But wait – it gets worse. Brewers told me about another factor distinct to Ireland which affects both cask and keg craft brewers alike: many pubs don't even know how to clean their beer lines any more.

That's because as the brewing industry consolidated after WW2, almost all of it ended up in the hands of just two macro-brewers when Murphys bought Beamish. Those brewers then tried to make life as easy as possible for pubs and bars, which included supplying the taps and even doing their line-cleaning.

So now craft brewers find themselves having both to commission their own taps, because there's almost no guest taps available, and to hire mobile technicians to do what in other countries the publican is responsible for!

Things are changing though for Irish cask ale. The number of handpumps continues to rise, and so does customers interest. Shane Long, the founder of Cork's Franciscan Well brewery – now part of the MolsonCoors empire alongside Cornwall's Sharps – holds an annual cask ale festival at his brewery tap. At the first, in 2011, they had just 14 cask ales (from a range of breweries) and people were sceptical whether it would sell. This year, he says they sold 50 firkins over a weekend. 

Saturday, 28 June 2014

Blogs from the Black Stuff

Guinness gatehouse
It still amazes me just how iconic Guinness is to Dublin. When people I know heard I was in Dublin, some said they assumed I'd be drinking it at every opportunity. The brewery's impressive visitors centre is Ireland's most popular tourist attraction, and the company inspires fierce loyalty especially among older Dubliners, thanks to generous sponsorship of arts, sports and the city in general.

It's also very easy to be snobbish though about such a mass market mega-brand. Not only is it a familiar choice world-wide for people who are wary of the unknown, but it's been somewhat simplified over the years – oh, and Guinness was the major culprit in the consolidation that wiped out almost the entire 19th century and early 20th century Irish brewing industry.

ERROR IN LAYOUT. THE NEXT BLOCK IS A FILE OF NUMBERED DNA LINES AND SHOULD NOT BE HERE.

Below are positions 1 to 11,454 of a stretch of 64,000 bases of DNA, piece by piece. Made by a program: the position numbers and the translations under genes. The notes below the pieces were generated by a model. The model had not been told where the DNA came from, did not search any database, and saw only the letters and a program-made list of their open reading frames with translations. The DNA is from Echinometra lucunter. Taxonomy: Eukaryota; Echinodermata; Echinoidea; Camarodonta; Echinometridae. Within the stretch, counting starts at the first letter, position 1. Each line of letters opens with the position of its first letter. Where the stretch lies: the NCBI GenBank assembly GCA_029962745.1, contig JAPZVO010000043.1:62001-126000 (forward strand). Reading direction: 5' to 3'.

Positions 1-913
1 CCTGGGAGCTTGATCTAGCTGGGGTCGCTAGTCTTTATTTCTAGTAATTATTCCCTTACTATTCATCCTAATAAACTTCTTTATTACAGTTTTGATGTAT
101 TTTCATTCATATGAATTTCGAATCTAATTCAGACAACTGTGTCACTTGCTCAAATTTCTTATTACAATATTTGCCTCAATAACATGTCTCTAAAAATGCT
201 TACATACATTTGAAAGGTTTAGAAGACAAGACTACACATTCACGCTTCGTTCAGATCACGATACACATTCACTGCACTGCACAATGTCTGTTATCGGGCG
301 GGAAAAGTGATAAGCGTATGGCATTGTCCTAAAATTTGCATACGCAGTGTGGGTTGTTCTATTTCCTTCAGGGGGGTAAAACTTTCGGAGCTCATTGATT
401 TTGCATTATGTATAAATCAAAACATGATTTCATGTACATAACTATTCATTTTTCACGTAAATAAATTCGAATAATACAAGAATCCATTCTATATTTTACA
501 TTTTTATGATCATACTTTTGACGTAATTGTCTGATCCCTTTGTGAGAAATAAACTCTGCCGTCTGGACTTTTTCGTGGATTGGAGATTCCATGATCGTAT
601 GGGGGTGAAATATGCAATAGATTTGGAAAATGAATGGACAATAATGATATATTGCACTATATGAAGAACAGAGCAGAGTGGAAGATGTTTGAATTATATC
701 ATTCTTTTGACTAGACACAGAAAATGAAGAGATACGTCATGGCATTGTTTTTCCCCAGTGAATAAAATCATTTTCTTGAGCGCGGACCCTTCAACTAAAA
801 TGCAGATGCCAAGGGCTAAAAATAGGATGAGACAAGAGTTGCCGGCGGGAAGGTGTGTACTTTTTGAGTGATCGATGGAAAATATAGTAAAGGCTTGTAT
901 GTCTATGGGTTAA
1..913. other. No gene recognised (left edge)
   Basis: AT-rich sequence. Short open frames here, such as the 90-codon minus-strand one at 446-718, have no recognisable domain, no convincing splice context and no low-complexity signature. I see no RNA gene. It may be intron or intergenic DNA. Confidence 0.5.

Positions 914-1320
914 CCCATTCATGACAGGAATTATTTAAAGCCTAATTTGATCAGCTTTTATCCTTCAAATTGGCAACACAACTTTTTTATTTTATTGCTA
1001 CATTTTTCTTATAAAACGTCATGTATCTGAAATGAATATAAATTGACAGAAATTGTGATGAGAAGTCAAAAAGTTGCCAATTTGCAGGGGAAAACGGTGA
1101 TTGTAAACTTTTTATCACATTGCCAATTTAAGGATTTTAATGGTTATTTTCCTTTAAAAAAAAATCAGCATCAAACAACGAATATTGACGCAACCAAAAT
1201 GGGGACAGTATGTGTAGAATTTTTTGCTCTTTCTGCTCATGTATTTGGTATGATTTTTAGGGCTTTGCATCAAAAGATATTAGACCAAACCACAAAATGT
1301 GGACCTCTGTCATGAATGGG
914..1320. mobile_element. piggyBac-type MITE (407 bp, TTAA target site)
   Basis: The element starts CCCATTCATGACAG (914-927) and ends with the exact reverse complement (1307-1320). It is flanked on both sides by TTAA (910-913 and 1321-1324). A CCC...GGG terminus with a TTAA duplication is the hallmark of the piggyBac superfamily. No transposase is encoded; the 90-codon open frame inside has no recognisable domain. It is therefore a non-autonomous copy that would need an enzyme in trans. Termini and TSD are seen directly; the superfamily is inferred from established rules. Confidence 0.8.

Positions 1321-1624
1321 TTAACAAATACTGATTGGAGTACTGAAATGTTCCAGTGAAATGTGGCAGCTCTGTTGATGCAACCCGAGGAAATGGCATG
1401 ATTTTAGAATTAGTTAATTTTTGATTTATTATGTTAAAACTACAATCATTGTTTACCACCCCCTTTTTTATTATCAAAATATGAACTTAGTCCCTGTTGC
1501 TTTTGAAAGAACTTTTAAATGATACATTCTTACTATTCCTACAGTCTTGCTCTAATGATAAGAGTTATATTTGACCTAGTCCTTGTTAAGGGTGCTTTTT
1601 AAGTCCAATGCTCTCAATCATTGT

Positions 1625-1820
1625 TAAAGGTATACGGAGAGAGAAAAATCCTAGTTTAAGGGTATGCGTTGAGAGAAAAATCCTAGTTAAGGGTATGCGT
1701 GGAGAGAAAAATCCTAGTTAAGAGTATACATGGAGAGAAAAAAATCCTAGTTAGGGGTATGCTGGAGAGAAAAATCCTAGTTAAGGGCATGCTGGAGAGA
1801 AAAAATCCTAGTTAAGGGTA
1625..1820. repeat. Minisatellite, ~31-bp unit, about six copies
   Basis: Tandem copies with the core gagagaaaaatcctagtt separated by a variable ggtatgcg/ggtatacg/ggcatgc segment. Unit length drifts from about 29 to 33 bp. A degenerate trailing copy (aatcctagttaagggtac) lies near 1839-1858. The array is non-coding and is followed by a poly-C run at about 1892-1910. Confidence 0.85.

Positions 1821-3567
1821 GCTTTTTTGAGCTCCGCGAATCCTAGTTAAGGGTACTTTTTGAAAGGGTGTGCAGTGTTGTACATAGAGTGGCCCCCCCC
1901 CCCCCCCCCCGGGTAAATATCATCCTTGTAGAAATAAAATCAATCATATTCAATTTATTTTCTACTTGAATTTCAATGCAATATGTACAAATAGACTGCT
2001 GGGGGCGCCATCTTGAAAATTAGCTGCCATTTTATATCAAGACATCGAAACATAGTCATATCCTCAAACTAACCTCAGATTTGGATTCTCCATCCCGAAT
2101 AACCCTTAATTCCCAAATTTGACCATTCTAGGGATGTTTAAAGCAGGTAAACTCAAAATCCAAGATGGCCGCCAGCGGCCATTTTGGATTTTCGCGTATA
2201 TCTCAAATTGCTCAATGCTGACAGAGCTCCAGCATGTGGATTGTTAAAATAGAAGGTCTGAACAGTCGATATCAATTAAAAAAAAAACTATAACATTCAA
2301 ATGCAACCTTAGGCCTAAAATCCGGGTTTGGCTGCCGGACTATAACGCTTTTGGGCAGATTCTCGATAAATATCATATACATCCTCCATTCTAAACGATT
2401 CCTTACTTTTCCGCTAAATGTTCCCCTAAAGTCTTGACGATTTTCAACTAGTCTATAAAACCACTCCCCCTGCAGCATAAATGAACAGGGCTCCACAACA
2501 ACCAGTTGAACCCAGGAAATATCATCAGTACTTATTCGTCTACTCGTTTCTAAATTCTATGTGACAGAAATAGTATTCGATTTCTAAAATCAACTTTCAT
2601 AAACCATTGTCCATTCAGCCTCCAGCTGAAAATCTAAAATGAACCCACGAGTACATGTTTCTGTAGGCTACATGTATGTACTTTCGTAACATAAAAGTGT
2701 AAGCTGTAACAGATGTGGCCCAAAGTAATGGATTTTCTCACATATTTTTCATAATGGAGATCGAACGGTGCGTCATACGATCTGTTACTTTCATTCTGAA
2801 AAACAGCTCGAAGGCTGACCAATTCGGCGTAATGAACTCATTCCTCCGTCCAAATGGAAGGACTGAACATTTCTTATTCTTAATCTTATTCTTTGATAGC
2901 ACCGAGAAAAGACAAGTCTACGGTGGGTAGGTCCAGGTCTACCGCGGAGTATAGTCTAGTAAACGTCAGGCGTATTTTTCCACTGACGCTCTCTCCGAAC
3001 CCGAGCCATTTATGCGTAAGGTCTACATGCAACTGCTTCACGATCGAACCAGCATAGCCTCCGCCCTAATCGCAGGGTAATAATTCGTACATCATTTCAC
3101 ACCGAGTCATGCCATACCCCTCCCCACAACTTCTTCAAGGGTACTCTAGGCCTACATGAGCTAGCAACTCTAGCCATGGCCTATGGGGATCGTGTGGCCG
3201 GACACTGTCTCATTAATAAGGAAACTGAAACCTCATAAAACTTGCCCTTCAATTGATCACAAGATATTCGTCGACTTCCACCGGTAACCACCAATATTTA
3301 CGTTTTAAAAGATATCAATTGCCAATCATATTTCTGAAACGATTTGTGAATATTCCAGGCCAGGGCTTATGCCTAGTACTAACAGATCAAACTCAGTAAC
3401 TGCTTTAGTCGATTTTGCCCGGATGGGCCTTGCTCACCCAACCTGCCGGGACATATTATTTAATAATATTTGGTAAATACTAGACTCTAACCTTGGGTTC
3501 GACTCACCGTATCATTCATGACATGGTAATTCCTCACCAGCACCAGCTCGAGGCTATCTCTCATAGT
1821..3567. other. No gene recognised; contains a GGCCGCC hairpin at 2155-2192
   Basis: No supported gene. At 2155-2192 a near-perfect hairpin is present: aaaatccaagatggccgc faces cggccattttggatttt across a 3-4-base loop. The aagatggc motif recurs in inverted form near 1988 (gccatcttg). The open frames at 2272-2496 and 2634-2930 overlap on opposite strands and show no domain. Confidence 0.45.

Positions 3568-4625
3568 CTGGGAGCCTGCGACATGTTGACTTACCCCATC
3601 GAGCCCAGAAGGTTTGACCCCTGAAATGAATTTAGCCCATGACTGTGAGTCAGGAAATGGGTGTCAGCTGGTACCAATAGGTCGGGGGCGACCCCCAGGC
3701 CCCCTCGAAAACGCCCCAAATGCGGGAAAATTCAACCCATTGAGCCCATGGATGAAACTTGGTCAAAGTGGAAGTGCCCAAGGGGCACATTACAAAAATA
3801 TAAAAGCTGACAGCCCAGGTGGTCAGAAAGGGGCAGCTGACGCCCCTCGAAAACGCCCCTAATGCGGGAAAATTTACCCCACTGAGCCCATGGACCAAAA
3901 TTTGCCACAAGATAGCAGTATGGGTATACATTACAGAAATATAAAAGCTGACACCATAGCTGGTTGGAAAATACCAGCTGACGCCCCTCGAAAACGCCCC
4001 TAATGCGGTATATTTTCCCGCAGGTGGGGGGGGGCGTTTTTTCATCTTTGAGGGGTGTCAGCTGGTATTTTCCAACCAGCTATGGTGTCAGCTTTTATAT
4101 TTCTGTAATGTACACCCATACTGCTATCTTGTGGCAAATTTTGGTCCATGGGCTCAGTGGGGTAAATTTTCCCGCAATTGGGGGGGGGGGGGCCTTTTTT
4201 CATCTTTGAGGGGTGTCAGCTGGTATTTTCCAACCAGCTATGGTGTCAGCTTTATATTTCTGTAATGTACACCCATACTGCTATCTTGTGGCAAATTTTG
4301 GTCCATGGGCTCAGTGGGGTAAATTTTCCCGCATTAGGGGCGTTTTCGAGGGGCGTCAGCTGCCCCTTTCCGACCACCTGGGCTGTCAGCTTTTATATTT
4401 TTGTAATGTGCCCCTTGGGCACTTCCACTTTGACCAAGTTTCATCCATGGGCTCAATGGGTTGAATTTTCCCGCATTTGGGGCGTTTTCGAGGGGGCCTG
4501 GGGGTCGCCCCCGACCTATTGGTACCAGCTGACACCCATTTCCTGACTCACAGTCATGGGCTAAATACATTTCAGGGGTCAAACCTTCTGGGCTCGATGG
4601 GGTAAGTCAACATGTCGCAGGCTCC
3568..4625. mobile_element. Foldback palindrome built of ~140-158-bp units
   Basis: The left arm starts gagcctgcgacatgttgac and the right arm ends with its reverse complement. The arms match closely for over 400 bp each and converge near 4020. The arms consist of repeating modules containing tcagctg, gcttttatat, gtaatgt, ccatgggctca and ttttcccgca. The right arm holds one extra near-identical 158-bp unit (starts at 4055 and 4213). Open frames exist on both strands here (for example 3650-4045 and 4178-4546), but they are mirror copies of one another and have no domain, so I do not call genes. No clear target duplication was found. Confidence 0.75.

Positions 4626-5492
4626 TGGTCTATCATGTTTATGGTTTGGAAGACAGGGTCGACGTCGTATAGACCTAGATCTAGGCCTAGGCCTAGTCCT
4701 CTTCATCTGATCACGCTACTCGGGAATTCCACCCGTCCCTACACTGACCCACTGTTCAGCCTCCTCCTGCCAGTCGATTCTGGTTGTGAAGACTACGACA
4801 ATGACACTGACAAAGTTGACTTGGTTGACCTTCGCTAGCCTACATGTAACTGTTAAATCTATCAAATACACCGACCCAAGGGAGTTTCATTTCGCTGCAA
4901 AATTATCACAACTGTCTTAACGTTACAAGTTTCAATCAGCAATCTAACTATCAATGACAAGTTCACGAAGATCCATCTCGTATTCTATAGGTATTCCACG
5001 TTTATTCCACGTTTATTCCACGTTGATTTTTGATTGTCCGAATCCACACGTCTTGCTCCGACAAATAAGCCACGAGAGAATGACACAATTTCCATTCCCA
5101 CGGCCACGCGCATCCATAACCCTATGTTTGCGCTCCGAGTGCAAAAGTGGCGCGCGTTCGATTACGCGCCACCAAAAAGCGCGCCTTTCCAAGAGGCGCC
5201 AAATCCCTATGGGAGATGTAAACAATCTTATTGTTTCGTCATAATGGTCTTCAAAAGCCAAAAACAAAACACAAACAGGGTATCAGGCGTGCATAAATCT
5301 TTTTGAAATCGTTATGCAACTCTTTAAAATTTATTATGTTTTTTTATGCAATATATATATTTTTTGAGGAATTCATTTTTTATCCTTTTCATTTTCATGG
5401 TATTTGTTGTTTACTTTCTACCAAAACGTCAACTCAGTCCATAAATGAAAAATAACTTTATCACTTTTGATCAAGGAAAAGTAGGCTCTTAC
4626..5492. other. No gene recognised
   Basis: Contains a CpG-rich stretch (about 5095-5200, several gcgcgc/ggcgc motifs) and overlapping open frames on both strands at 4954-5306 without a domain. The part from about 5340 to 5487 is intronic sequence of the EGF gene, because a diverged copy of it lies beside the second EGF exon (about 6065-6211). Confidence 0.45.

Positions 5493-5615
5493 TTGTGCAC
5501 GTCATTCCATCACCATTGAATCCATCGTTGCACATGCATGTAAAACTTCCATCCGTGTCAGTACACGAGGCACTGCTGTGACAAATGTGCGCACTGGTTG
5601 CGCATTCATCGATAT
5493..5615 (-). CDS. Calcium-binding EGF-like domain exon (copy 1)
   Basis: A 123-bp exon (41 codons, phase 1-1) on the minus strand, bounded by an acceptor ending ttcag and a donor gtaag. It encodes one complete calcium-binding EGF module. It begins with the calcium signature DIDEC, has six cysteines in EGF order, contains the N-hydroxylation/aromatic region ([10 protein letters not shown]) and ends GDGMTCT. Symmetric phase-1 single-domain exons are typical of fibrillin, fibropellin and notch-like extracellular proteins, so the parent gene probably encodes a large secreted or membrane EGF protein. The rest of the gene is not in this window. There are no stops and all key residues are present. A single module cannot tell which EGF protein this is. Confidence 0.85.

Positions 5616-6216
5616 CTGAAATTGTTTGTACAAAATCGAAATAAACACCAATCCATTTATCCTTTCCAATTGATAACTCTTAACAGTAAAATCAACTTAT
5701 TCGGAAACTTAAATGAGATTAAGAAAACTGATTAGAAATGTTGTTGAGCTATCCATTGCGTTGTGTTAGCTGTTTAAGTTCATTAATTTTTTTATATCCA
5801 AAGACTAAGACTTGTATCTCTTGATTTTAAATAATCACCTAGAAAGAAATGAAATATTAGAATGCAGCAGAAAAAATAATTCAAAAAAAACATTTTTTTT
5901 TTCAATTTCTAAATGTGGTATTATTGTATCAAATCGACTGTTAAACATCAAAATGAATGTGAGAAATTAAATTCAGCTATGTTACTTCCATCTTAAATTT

But when the opportunity came to visit Diageo Ireland's brand spanking new and extremely shiny new Guinness brewery at St James's Gate, as part of the 2014 European Beer Bloggers Conference, I was hardly going to turn it down, was I? And what a facility it is! Massive stainless steel brew kettles capable of holding 1000 hectolitres each, in a brewhouse that has cost €100m or so, and will probably brew 4 million hl of stout a year, plus 1.2 million hl of ale and lager. That's almost a billion* pints a year in total, 70% of which will go for export.

Feargal Murray outside brewhouse #3
This is the fourth brewhouse on the site, said Feargal Murray, Guinness master brewer and global brand ambassador (there's that mega-brand again), and the first to be bring in all the latest automation and sustainability technologies. Quite what will happen to the second and third brewhouses, which currently lie derelict – the first from 1759 is of course long gone – isn't clear. There was a plan during the boom times of 2007-8 to sell off the site for development, but resistance from the city council put paid to that. The second plan as I understand it was to build a new big brewery at outside Dublin at Leixlip – which was where Arthur Guinness started brewing in the 1750s, by the way – but retaining a smaller one on part of the St James's Gate site for heritage reasons. The economic bust put paid to that one, however.

Brewhouse #4 also replaces several other breweries – Diageo has closed its Dundalk, Kilkenny and Waterford sites, with hundreds of job losses, and moved all its Irish beer production to Dublin. As well as stouts and Harp lager, St James's Gate now brews both Bud and Carlsberg under licence, plus the Smithwicks ale brands.

There's also a 10-barrel pilot brewery, an extract plant producing “essence of Guinness” for the company's other 40+ production sites around the world, a huge malt roastery, and all sorts of other things going on, including bacterial souring of beer under controlled conditions – a small amount of soured beer is blended into the Foreign Extra Stout.

The visit was fascinating, and the brewers as dedicated to their craft as almost any I've met. There's a mass of history on site, including the remains of miles of narrow-gauge railway (left), and a tunnel between the two halves of the site that was designed by one of the architects of the London Tube. I find the main brands a bit bland – especially the variations they're now doing on Smithwicks ale, in an attempt to be 'crafty' – but perhaps that's an inevitable part of the inertia and conservatism that comes from working within a huge company.

The stand-outs really were the minor brands – the 8% Guinness Special Export that's brewed for Belgian distributor John Martin for instance, and Night Porter, the wonderful chocolate porter than won Diageo Ireland's annual brewing competition for its staff. Sadly the latter is only on sale within the company – a missed opportunity, I suspect.

* US-style short billion of course